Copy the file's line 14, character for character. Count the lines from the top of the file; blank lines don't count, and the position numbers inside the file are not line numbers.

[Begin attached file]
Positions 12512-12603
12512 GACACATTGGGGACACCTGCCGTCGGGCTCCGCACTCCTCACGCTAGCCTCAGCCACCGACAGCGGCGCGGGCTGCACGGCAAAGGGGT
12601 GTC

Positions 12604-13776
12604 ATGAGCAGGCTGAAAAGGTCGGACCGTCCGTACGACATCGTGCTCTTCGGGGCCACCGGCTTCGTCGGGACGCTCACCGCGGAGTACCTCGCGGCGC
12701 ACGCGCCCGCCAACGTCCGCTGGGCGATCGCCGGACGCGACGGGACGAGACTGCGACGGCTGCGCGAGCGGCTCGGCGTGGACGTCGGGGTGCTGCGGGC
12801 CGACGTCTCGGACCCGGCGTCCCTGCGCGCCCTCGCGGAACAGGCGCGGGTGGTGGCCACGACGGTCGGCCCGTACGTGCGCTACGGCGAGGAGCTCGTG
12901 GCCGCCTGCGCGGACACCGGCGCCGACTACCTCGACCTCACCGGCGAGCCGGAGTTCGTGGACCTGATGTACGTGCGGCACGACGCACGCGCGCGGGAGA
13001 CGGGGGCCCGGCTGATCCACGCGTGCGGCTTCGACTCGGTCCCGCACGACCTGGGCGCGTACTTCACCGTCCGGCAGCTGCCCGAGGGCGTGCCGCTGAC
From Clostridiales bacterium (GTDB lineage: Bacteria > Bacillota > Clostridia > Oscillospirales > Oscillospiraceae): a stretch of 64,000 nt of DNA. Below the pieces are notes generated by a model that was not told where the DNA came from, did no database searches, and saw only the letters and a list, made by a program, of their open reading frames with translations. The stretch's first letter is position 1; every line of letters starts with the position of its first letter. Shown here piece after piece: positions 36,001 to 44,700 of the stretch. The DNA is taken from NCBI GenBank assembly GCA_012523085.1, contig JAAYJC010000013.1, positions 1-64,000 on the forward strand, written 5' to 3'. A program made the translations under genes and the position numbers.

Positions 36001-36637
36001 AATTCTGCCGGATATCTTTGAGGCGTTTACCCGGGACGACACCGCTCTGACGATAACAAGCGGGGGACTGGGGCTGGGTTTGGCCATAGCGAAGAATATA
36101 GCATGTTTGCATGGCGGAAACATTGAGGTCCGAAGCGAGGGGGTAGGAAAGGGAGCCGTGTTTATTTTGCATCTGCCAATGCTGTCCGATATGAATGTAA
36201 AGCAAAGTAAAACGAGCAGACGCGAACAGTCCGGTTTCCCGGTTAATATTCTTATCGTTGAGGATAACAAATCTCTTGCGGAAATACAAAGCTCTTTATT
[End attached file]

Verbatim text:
36201 AGCAAAGTAAAACGAGCAGACGCGAACAGTCCGGTTTCCCGGTTAATATTCTTATCGTTGAGGATAACAAATCTCTTGCGGAAATACAAAGCTCTTTATT